James Herriot’s If Only They Could Talk Essays

James Herriot’s If Only They Could Talk Essays

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James Herriot’s If Only They Could Talk

In James Herriot’s autobiographical book, If Only They Could Talk, we see that Herriot has many strong characteristics which help him through his tough, and oftentimes demanding, career. He has a vast knowledge of his practice, as well as his employer and friend, Seigfried Farnon. Herriot has a great sense of humour, and is able to take embarrassment excellently. He also works well in strange, or uncomfortable situations. One of his strong character traits is his adaptability, he is very flexible with his customers, and adapts to their lifestyles. James Herriot’s most endearing quality is his deep passion and concern for his patients.

James Herriot has a tremendous memory of all the signs, symptoms, medications, diseases, and sicknesses concerning animals. This helps him very much throughout his career. He remembers thinking to himself about a horse reference book, “I had gone through it so often in my mind final year that I could recite stretches of it like poetry.”(1) He is able to deduct a patient’s problem without even needing an x-ray, or anything of that sort. In one situation, a bull was in danger of dying, and no one knew what was wrong. Herriot felt the rays of sun on his face and knew then that the bull had sun-stroke, and when asked, the owner told him he had put the bull out to pasture for a long length of time. James Herriot also understood his employer, Farnon, well. He knew when to steer clear, and when to ask him for advice and guidance. Herriot said: “I could read his mind without much trouble.”(2)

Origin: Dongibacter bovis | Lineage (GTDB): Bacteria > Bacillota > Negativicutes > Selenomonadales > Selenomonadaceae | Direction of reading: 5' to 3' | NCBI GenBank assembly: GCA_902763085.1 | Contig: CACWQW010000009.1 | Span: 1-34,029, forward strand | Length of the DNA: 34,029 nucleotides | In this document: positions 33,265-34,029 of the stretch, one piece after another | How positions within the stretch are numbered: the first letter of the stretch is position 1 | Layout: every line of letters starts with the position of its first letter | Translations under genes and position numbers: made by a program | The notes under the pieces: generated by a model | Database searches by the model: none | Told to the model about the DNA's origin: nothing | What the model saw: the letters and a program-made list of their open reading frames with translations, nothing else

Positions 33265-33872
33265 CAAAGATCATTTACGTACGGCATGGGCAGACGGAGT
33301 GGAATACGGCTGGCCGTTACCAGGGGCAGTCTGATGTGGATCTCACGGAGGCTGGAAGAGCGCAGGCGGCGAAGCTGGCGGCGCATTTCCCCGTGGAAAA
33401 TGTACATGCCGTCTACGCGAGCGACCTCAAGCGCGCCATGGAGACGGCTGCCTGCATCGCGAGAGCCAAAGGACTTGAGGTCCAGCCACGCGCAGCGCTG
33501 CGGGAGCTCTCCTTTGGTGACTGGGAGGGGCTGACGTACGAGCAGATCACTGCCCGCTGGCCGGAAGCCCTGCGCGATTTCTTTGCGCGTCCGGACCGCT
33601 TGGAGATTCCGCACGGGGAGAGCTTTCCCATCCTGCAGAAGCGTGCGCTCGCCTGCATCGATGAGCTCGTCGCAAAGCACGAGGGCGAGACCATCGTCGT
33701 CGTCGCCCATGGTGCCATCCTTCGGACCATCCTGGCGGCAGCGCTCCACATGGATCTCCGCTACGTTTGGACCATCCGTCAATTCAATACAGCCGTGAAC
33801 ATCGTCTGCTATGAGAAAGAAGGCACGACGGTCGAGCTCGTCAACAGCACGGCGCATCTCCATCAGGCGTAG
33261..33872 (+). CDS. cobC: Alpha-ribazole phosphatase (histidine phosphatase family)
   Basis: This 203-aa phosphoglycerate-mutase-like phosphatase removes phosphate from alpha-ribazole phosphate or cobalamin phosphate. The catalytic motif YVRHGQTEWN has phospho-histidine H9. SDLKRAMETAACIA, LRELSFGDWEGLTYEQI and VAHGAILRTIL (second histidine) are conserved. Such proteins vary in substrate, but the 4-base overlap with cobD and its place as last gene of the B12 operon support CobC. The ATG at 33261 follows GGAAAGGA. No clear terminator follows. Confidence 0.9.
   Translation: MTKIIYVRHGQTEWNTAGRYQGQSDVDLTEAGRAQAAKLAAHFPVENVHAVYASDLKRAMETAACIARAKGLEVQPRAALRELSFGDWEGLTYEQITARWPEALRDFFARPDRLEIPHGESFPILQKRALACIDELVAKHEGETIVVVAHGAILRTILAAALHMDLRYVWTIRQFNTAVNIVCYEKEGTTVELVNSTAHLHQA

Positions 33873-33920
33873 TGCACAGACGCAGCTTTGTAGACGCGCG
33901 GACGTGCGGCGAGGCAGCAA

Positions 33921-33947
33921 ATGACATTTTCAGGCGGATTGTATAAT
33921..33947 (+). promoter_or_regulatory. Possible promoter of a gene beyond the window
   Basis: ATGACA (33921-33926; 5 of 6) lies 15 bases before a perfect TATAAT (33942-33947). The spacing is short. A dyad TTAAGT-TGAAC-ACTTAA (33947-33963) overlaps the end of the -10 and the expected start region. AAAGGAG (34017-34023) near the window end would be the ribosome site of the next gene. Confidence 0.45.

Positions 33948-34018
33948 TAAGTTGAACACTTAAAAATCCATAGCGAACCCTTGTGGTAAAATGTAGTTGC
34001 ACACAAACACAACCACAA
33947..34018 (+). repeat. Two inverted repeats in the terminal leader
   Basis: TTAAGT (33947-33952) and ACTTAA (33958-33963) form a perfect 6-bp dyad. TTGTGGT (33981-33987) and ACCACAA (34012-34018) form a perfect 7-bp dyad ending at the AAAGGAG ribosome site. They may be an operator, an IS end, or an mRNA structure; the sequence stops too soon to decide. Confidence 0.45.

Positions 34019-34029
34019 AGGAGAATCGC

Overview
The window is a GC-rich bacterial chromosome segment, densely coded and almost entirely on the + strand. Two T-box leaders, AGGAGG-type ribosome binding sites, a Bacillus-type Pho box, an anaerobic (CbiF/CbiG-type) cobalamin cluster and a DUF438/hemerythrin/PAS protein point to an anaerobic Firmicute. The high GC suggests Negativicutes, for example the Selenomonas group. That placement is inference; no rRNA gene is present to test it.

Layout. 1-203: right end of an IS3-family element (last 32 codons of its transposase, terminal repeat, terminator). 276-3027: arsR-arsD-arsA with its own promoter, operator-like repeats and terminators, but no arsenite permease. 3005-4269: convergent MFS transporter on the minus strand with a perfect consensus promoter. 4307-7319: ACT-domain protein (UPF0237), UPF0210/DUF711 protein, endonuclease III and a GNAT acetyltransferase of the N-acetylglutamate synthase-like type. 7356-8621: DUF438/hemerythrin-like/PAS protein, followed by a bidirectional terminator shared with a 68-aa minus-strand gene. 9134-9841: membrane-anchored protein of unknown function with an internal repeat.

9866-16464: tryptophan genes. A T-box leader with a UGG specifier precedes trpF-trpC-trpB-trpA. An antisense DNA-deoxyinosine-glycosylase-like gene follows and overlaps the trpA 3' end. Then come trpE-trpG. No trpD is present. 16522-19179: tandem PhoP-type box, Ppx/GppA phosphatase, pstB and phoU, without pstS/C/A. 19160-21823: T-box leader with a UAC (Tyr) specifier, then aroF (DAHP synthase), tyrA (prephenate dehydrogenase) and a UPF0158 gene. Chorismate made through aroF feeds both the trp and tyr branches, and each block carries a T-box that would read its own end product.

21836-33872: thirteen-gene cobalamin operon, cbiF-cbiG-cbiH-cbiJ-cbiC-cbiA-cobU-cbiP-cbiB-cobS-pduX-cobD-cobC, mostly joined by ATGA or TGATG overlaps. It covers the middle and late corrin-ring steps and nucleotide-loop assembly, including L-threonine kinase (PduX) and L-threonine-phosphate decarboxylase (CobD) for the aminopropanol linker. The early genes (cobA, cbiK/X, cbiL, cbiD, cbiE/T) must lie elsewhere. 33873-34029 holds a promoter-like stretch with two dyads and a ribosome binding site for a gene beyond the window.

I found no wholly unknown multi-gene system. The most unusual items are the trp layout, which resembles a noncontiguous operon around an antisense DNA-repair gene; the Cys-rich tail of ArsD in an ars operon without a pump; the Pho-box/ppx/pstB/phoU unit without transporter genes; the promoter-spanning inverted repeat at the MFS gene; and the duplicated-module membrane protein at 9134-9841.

Herriot had a wonderful sense of humour, and was always happy to get a laugh, even if it was at his own expense. Once, he was out with another aged veterinarian, Angus Grier, and found himself in quite a predicament. Grier insisted on Herriot coming with him to a cleanse a cow. This was a fairly simple procedure, where you remove the afterbirth still inside the cow. Herriot did not feel he needed to go, thus he said he did not have the proper clothes for the job. Grier was annoyed, but forcefully suggested Herriot put on Grier’s new calving outfit. It was an immense plastic suit of armor, and Grier made Herriot put every part of it on, including the helmet. This was, of course, quite ridiculous just for cleansing out a cow. But Herriot did it, and was the center of attention at the families’ fa...

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... best feeling in the world to him, and that is why he would not have chosen any other profession: “I can’t think of anything in my working life that has given me more pleasure than standing in that pen directing the life-saving jet and watching the bull savoring it.”(10) Another thing that Herriot loved was new-born animals. Especially when he helped deliver them! He was really interested in the cycle of life. I think this also helped keep things going. The fact that every year, it was a new beginning: “I felt utterly content, warm with the memory of the foal trying to struggle on to it’s knees…”(11)

James Herriot has a very strong character, and a very good sense of values. His humour keeps the days light, and jovial, and gets all the not-so-great situations a little bit easier to handle. His expansive knowledge of his job keeps the work somewhat easy, and helps with the hard to solve problems. His adaptability is very useful, as he works with many people, and in many different places. His deep concern, appreciation, and love for his patients, and all animals keeps him doing his job. No matter how hard it gets, he does it for the animals, and this is why he has kept on going.

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